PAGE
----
Monday, March 4, 2024

Book Review: Baby X

By Jami Denison

Author and bioethicist Kira Peikoff has followed up her medical thriller Mother Knows Best (reviewed here) with another thriller about how advances in genetic research will change parenthood. In Baby X, Peikoff swings for the fences, setting her book decades into the future and creating a world in which gene manipulation has taken over society. Although confusing at times, Peikoff succeeds at creating a believable future populated with characters that readers can identify with. 

In Peikoff’s brave new world, genetic manipulation has advanced to a point where any cell can be used to make sperm or eggs, and celebrities need to guard themselves from people who would steal their used tissues or even the air they breathe to create their gametes and make babies with them. And babies are no longer created the natural way; their parents have embryos made in the lab, then select the genetically best one for implantation. Three point-of-view characters grapple with the implications: Ember, who works as a “bio-guard,” shielding her celebrity clients’ DNA; Quinn, a surrogate mother, and Lily, a young adult embarrassed that she was “unforeseen” and wondering how she can get ahead at work while competing with “selected” colleagues.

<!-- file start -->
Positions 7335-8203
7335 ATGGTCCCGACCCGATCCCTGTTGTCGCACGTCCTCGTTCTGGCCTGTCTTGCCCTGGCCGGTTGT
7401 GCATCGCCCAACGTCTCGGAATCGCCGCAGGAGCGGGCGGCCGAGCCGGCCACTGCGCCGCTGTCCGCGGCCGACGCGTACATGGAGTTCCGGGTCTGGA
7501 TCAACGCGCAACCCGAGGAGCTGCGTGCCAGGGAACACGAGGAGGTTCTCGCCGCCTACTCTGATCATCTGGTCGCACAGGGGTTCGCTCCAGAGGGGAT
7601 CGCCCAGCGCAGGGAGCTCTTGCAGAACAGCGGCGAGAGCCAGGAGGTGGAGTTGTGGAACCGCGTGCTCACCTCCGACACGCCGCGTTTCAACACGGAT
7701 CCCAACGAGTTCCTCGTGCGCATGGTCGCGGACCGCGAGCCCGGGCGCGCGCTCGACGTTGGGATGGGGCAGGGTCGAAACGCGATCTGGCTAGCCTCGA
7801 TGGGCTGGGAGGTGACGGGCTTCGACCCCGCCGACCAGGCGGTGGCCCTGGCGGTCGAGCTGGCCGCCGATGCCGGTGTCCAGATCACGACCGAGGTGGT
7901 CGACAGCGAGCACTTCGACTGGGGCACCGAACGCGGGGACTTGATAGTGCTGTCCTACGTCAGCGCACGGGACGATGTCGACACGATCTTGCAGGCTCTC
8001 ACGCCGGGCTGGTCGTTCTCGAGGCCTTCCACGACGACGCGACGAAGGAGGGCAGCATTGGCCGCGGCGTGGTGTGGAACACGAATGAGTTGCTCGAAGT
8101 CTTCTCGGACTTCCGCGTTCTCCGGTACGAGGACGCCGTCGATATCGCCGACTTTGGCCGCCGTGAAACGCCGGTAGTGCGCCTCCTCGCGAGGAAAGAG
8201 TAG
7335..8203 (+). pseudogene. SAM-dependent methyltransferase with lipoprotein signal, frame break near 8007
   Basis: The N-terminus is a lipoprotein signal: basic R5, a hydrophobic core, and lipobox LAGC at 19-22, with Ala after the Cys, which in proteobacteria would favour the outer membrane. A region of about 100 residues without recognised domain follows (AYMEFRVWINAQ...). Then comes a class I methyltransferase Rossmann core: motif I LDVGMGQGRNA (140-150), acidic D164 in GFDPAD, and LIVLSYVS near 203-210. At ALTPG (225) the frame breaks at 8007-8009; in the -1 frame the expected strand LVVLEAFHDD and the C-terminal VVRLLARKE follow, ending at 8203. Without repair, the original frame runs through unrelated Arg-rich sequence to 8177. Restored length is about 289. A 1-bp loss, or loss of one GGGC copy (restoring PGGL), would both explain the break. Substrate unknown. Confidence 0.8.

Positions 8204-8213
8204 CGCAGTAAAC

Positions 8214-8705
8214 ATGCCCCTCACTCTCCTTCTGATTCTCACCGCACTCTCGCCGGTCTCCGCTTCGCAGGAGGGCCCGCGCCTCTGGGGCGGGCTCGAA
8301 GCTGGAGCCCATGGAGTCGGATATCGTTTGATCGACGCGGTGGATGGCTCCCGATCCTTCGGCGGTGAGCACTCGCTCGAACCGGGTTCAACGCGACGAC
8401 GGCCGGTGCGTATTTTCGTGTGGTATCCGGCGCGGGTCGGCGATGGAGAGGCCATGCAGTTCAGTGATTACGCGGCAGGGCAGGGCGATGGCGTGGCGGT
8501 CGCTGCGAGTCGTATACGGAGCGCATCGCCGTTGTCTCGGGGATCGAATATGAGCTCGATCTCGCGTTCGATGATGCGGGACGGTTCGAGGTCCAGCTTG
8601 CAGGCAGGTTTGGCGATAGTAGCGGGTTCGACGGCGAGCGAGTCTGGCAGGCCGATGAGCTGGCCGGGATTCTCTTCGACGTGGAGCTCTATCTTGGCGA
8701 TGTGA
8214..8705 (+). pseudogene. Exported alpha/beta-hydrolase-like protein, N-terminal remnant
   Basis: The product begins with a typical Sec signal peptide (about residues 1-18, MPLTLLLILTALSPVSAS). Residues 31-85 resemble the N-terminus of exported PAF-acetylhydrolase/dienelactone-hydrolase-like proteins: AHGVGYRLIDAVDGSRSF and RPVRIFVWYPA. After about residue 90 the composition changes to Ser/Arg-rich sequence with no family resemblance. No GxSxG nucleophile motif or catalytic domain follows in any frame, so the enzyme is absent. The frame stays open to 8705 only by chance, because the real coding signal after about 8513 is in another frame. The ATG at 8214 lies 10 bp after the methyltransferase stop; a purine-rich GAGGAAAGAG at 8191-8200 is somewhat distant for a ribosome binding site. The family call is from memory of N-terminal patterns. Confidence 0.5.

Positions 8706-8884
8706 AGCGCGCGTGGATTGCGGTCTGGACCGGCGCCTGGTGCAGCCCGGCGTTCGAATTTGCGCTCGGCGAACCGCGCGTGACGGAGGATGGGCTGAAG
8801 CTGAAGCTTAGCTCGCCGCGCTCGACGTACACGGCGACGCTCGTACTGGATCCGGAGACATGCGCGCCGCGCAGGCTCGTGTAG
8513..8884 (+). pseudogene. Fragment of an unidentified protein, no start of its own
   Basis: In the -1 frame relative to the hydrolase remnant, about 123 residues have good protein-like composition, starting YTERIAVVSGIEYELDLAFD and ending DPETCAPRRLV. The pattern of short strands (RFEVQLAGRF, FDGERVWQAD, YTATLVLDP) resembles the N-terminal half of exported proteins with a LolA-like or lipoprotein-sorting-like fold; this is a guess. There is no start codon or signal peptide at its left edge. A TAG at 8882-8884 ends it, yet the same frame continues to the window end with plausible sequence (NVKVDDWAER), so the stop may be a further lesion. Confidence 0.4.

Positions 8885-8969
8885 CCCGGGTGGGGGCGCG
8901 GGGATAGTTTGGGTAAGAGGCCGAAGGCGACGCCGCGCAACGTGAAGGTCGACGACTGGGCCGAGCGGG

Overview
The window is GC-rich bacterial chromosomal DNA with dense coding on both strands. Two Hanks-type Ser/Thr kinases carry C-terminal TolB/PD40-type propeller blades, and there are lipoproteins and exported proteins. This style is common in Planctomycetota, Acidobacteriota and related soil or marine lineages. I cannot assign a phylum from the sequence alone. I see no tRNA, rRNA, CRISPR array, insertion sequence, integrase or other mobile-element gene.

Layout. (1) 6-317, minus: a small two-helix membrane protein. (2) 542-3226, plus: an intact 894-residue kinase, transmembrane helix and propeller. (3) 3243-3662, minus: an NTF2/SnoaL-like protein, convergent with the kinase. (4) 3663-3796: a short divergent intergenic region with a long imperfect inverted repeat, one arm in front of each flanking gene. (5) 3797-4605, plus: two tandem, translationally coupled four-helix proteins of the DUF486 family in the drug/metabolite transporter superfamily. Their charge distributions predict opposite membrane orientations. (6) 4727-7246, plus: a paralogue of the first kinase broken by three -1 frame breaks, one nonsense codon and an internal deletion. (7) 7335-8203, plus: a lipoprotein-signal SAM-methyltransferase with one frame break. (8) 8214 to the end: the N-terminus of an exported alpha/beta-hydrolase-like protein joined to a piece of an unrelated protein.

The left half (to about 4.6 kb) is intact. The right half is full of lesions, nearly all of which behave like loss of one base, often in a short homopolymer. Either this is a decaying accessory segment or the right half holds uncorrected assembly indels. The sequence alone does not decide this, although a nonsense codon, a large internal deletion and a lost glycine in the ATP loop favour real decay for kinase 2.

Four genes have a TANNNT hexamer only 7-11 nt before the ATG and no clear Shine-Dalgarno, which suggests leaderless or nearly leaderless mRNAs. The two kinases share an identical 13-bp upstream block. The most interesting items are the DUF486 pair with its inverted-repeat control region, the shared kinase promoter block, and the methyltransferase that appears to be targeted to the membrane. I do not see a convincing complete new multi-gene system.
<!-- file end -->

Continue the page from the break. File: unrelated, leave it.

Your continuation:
Baby X is a little hard to get into at first. While the opening scene is a bombshell, Peikoff then backtracks about a year, and the protagonists are introduced separately. Peikoff does so much worldbuilding in the beginning, explaining about current reproductive processes, the DNA stealing being used for baby-making, and all the other technological advances that have happened since 2023, that it’s easy to get lost in the details. A few chapters in, though, the characters become clearer and the book starts to hum. Ember falls in love with a client, but she has a stalker ex-boyfriend and a big secret about her past. Quinn starts to wonder if the widowed father who hired her to carry his embryo is lying to her. And Lily, embarrassed by her mother’s late-in-life pregnancy, delves deeper into her parents’ past. Peikoff adroitly juggles these characters while stressing the questions that make their dilemmas timeless: How to keep things private when everything is so public? How to compete when you feel you’re not good enough? How can we trust the people around us? Who has the right to make reproductive decisions for other people? 

While Peikoff goes heavy on the science, she includes the twists that readers of the thriller genre expect. Her ending is a masterpiece that ties all of her plot threads together. And while some of her details seem completely farfetched, there was one detail about the future that I hope comes to pass: Peikoff predicts that the United States will expand Medicare into a national healthcare system. I don’t want a world where every baby is made in a test tube, but Medicare for all is a future I’d endorse. It's too bad that, thanks to an Alabama court, we are closer to a future where IVF is illegal than one where health care is paid for by taxes. 

Thanks to Meryl Moss Media for the book in exchange for an honest review.

More by Kira Peikoff:

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